SR-201/I-80 Junction: 69 mph
Park City Ridgeline: 69 mph
Mount Baldy: 68 mph
Stockton Bar: 68 mph
Great Salt Lake Marina: 67 mph
Mid-elevation Mt. Timpanogos: 66 mph
Sandy: 66 mph

So, what gives?  Why is the wind blowing so hard in the valleys, especially overnight?

The peak gust in the Salt Lake Valley occurred at 1200 UTC (0500 MST) this morning at the intersection of SR-201 and I-80, but really at that site it blew quite hard all night long, picking up at around 0200 UTC (7 PM MST) yesterday evening.

Source: MesoWest
The valley winds are being driven by a strong pressure gradient between high pressure centered in the Four Corners area and low pressure over the Pacific Northwest.  The sea-level pressure gradient from southeast to northwest Utah is around 12 mb and concentrated in particular near the Salt Lake Valley. 


This pattern favors pressure-driven channeling within the lower-elevation valleys, so much so that winds are comparable to those experienced on the highest peaks.

The big blow is not over yet.  Hold on to your hats today as a cold front approaches from the northwest and is expected to arrive in the Salt Lake Valley around 7-9 PM tonight, when our flirtation with spring thankfully ends.  

Monday, February 20, 2017

Orographically Forced Clouds and K-H Instability

Today featured strong south to southwest flow impinging on the central Wasatch, leading to the formation of a very pronounced cap cloud over Lone Peak and the Alpine Ridge separating Little Cottonwood and American Fork Canyons.  The cap cloud was illuminated in sunlight when I arrived home from my ski tour this afternoon.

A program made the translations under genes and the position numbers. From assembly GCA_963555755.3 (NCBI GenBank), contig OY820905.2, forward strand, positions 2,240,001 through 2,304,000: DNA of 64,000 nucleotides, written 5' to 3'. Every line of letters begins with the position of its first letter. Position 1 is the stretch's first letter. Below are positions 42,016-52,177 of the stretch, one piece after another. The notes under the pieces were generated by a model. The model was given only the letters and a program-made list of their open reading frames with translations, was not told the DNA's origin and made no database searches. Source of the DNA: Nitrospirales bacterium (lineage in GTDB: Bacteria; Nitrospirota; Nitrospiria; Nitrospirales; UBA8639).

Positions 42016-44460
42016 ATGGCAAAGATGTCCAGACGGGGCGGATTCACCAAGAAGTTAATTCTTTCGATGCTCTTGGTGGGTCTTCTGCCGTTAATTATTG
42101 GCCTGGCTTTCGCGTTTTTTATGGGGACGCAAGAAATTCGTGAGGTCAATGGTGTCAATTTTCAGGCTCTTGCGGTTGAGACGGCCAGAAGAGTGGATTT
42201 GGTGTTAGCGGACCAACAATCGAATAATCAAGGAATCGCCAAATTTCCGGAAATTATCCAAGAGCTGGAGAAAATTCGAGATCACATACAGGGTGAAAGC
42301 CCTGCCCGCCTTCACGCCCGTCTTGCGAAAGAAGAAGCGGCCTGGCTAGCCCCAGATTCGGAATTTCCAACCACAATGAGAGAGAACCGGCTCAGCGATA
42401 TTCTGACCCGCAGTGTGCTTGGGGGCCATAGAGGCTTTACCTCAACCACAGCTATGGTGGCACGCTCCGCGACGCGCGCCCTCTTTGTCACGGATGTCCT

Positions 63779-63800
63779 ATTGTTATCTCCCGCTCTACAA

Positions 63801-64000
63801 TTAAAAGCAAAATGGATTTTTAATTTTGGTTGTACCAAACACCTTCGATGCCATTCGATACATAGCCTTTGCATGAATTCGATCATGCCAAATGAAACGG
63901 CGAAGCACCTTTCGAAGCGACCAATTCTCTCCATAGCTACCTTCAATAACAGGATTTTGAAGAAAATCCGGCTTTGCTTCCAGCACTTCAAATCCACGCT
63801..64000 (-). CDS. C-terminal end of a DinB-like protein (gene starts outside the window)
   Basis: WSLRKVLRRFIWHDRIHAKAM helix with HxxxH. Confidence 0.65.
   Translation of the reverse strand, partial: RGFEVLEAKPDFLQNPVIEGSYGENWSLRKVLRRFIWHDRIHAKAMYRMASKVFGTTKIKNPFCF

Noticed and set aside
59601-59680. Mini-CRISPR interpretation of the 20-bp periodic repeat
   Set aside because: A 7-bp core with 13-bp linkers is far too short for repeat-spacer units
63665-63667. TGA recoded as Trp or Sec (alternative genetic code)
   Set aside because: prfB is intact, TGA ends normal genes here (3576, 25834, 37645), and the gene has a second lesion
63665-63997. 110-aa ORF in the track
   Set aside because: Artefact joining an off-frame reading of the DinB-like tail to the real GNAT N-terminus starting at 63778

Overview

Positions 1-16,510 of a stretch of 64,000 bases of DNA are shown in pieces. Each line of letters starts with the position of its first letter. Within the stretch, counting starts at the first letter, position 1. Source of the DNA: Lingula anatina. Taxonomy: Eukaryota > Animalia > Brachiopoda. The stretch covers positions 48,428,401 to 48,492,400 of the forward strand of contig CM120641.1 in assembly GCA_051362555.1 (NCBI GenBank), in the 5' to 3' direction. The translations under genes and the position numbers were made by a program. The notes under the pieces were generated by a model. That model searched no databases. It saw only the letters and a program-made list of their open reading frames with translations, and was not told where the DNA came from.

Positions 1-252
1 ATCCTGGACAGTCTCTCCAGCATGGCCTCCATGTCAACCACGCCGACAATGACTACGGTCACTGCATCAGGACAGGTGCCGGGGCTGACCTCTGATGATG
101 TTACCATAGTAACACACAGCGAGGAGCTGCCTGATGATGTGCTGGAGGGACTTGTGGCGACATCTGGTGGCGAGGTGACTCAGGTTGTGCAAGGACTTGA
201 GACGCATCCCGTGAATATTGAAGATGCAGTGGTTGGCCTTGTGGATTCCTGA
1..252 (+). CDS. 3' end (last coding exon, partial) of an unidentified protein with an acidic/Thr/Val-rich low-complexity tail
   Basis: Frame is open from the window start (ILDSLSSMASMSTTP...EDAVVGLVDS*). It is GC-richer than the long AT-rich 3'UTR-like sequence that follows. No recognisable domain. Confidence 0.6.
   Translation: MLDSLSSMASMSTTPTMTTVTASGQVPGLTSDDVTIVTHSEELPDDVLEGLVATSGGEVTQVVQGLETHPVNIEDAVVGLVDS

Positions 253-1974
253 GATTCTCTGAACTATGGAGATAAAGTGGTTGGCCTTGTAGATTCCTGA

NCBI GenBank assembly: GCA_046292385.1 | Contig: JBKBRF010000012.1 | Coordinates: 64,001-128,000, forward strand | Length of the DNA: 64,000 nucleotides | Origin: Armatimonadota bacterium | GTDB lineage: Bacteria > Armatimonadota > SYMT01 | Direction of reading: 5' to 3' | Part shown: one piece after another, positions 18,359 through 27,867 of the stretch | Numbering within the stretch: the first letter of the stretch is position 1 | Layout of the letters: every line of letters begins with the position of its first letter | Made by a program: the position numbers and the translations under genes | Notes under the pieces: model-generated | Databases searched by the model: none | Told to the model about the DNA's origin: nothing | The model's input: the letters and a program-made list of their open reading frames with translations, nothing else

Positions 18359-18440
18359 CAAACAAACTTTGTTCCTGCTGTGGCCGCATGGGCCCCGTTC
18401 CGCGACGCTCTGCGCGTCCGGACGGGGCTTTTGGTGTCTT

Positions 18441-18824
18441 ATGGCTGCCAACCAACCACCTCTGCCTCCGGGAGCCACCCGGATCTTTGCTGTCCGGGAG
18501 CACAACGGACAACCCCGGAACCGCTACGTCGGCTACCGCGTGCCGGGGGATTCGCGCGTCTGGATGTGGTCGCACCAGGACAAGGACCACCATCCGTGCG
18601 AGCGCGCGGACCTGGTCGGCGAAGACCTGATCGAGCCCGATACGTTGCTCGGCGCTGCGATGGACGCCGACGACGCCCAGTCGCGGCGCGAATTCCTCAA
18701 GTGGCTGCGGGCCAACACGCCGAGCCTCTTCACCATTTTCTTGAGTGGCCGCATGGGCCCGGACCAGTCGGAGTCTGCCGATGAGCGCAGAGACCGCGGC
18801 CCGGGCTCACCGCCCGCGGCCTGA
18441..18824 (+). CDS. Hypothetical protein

Cap clouds of the type above form due to orographically (i.e., terrain) forced ascent as flow impinges on the mountain barrier and is forced to rise.  It is very common to see such clouds over Lone Peak and the Alpine Ridge in southerly or southwesterly flow.

This morning, the top of the cloud pattern featured a structure that looked liked breaking waves on a beach.  Such patterns are produced by Kelvin-Helmholtz instability (or K-H instability or just K-H for short).  K-H instability is named after Lord Kelvin and Hermann von Helmholtz, 19th century scientists who made important contributions to meteorology and many other scientific fields and is produced when strong vertical wind shear overwhelms the atmospheric stability, resulting in an overturning flow and turbulence. 



Such instabilities can occur in the absence of clouds, and lead to clear-air turbulence, which you have surely experienced.

For better or worse, we spent much of the day in the lee of the Alpine Ridge and just downstream of the cap cloud.  In wind-sheltered area, the turns were creamy and fun and reminded me a little bit of British Columbia.  For the most part, we didn't see much of the Alpine Ridge, but the Pfeifferhorn made a brief appearance before our last run.